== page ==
Testimonial: Richard Lord

I started working with Nanny Eliana on her first novel in August 2011. My work mainly involved guidance and advice, often in the form of questions I would ask about characters, plot or choices Nanny had made.

I have been doing such freelance editing for several years after serving as managing editor of Monsoon Books (Singapore) in 2008. I have done similar work on many works of fiction during that time, and I would say that Nanny Eliana’s novel WRONG TURN, RIGHT PLACE is one of the more promising works I’ve been involved with.

Some of the virtues are immediately obvious: the writing is solid, with fully realised and believable characters, enticing settings (Singapore, different regions of Malaysia and the “tropical paradise” of Bali) along with an enticing, well-structured plot. But what I find most appealing about this novel, from a publishing standpoint, is that it presents a portrait of a time and place that we rarely if ever see in literature: the roiling social landscapes of Singapore and Malaysia of the early 90s. I have lived in this region for just over a decade now, and I learned many things about these two countries that were new and eye-opening for me.

In WRONG TURN, RIGHT PLACE, we are offered a compelling portrait of the burgeoning rock scene in Malaysia in that period, replete with all the excesses and ecstasies of the scene. We’re also treated to a convincing look at the hectic pace and petty politics of magazine publishing in Southeast Asia in that period as well as the glitzy world of Asian fashion photography with all its own strain of excesses. Also woven into the narrative is an interesting examination of the complex relationships between fathers and their children, especially the limits and problems in such relationships. Whether it be the relationship between the central character Salina and her widower father or the troubled Malay rock star Awi and his father, these stories help define and illuminate the central story.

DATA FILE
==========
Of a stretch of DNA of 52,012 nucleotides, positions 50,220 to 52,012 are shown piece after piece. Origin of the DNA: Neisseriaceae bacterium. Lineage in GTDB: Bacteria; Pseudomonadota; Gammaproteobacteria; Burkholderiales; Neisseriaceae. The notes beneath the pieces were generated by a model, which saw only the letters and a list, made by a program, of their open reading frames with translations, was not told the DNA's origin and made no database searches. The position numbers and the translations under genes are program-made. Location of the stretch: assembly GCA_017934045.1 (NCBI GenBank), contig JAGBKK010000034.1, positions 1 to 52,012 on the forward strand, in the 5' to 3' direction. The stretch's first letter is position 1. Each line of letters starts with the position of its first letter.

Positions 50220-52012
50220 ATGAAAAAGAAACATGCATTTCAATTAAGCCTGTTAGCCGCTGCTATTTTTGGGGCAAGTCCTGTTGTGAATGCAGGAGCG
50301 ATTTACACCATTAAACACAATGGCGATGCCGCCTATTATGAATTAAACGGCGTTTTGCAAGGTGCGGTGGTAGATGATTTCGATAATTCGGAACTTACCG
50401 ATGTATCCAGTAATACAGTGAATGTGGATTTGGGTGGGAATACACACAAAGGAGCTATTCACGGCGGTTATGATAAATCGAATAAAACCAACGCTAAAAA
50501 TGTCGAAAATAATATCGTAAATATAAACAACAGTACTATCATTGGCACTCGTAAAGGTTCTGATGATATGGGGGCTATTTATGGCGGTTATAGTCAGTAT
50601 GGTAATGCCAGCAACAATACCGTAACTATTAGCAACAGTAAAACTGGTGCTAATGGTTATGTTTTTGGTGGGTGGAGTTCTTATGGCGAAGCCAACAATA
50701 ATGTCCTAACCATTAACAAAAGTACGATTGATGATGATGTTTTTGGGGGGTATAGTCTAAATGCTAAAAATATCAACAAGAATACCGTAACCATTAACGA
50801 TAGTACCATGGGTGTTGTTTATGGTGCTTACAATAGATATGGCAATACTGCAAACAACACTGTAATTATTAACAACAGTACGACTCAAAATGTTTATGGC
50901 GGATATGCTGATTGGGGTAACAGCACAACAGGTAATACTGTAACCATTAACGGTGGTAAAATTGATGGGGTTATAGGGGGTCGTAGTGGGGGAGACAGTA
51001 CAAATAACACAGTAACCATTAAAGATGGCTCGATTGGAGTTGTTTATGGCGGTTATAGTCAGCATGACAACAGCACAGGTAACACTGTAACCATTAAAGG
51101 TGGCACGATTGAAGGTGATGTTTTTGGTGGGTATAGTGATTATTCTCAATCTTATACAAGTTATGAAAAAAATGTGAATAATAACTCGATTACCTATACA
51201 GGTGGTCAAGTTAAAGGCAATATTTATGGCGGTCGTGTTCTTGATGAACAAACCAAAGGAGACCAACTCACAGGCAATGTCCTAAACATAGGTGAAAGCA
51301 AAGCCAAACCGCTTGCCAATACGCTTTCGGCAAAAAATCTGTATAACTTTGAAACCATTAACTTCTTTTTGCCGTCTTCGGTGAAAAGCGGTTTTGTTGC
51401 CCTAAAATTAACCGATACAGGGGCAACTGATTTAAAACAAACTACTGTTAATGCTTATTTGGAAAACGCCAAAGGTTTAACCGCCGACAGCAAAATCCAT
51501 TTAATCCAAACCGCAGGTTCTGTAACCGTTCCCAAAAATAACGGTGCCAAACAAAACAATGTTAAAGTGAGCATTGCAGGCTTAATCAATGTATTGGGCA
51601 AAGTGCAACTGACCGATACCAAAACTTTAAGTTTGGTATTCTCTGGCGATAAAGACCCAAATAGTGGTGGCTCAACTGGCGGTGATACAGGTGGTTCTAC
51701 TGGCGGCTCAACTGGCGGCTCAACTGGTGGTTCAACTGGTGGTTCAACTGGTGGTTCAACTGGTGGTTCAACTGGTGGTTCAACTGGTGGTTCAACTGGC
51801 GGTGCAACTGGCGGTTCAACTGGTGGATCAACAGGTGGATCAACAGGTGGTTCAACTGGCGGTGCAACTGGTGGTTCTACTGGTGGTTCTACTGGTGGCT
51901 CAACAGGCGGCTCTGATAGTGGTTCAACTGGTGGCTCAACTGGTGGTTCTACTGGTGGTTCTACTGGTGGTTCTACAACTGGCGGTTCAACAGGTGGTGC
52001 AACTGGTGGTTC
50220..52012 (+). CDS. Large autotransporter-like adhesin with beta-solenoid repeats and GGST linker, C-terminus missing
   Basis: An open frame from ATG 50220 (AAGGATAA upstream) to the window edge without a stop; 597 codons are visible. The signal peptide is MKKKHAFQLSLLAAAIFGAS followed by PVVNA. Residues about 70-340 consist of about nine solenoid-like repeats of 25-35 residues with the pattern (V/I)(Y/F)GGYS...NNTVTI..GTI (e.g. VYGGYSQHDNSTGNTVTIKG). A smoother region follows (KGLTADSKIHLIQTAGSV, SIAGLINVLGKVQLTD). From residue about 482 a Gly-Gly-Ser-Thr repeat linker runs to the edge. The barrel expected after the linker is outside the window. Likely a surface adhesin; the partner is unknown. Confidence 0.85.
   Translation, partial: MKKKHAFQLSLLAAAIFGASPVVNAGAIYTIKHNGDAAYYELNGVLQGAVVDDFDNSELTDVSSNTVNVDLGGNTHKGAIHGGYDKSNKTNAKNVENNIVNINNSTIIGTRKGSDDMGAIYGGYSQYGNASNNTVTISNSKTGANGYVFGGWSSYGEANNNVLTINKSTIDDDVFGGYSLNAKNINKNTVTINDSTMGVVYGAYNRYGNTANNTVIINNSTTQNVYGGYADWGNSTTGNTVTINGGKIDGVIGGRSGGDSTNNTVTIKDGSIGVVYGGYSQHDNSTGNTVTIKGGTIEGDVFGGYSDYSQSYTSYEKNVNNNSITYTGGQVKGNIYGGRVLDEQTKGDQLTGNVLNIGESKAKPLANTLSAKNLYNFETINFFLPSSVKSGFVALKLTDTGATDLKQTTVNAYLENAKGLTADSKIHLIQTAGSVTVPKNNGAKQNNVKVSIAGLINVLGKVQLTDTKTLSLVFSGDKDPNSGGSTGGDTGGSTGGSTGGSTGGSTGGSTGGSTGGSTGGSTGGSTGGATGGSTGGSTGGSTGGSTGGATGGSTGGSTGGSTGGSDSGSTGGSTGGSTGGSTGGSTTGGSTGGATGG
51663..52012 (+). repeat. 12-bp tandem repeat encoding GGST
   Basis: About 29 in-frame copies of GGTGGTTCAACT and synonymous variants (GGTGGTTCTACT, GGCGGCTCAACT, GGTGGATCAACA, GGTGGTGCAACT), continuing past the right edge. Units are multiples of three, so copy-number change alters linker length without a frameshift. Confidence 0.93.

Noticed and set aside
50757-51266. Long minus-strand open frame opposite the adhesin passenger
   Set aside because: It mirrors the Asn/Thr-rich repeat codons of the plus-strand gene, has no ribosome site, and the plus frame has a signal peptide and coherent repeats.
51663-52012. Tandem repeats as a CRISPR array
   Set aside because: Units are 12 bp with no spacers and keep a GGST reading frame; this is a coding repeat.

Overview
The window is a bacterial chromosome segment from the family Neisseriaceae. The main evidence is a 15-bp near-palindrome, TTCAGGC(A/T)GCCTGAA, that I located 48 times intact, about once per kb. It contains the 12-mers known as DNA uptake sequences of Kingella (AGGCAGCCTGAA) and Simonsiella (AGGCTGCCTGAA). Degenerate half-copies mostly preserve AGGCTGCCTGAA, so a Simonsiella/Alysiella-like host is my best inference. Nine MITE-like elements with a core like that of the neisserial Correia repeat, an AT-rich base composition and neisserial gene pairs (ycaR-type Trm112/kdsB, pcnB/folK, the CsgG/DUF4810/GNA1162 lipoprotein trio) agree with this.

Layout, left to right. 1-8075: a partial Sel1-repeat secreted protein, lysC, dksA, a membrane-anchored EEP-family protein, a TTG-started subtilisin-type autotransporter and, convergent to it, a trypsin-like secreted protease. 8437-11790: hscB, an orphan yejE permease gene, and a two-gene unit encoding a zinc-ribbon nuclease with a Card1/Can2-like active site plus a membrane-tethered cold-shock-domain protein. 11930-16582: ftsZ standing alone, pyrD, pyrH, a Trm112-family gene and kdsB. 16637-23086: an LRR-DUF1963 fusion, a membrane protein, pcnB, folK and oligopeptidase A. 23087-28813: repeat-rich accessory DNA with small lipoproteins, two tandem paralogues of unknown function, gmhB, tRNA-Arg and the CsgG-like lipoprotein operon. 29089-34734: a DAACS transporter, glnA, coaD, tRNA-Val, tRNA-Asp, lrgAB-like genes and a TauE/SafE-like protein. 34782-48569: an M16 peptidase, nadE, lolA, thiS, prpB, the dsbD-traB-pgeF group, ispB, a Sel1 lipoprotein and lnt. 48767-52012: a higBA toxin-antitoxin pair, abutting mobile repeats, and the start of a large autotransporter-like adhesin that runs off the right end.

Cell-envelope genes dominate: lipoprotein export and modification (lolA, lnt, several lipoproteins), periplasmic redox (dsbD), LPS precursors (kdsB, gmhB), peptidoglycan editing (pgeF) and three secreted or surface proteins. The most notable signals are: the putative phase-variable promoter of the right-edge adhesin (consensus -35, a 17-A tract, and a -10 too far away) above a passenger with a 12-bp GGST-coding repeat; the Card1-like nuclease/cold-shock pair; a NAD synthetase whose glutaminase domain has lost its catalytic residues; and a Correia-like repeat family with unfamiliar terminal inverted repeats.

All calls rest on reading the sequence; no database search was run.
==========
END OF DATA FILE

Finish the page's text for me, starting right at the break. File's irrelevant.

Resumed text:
It’s a story with depth, texture, plot twists and surprises. This a novel that any serious publisher should take a close look at. Today, when more and more readers of books are showing increased interest in other parts of the world, especially dynamic Asia, this is a work that many serious publishing houses should consider adding to its catalogue.

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– Richard Lord, book editor and former commissioning editor for Monsoon Publishing Singapore

Testimonial: Fran Rittman

I am a literary agent and strong advocate of Nanny Eliana. I left Writers House in New York to move to Asia where I’ve lived for 15 years.

And in that time of searching high and low, I have very few local writers that I know will travel abroad with the sort of fanfare I feel I can get behind. Nanny’s own life experiences puts her in the position to incredibly weave the shocking and arcane, the traditional and beloved aspects of the Muslim world.  You’d be hard pressed to find another Muslim novelist in South East Asia much less one with such a lustrous, confident voice with the story to convey these dichotomies.

– Fran Rittman, literary agent

Testimonial: Chris Mooney Singh

chris singhNanny Eliana’s WRONG TURN, RIGHT PLACE is a welcome addition to the sparse field of Singapore fiction, especially with to its contemporary Malay perspective and sharp perception of human relationships experienced in a fast-paced Asian metropolis where East and West intersect. She writes with a sparse lyricism that is refreshingly honest and an intelligence unafraid to confront social and sexual mores even in a conservative Asian setting.

– Chris Mooney Singh, published novelist and poet

Testimonial: Aaron Lee

The work is of a high literary quality. The novel is coherent, and with an engaging plot. It is peopled with authentically-drawn (sometimes in a few lines), yet unconventional characters. The inner life of each of the main characters is convincingly portrayed. The setting and the subject matter, portraying the modern way of life in multi-cultural South East Asia, is explored unflinchingly. The narration is not merely descriptive, but the writer uses metaphor and other techniques to get into the true relevance of what is seen or encountered. There are some “dream sequences” in the story that allow the author to display inventiveness of approach.

The story is thought-provoking because the author is not content to merely describe the surface of people and events. The (few) scenes of sexual intimacy in the novel are written very well, without salaciousness and without exploitation. The key characters are not mere foils to one another; rather, they all have interesting and deftly drawn personal histories. The narrator figure is complex, real, and on a journey of self-discovery.

The originality of this work is in its portrayal of how post-modernity has not left the 21st century Malay community untouched. The complex dynamics of personal faith, capitalism, travel and restlessness, morality, pleasure and pain, art and spirituality, the use and abuse of power and money, are all deftly explored in the richly-woven tapestry of this epic novel. aaron-may2012small

– Aaron Lee, editor and practising lawyer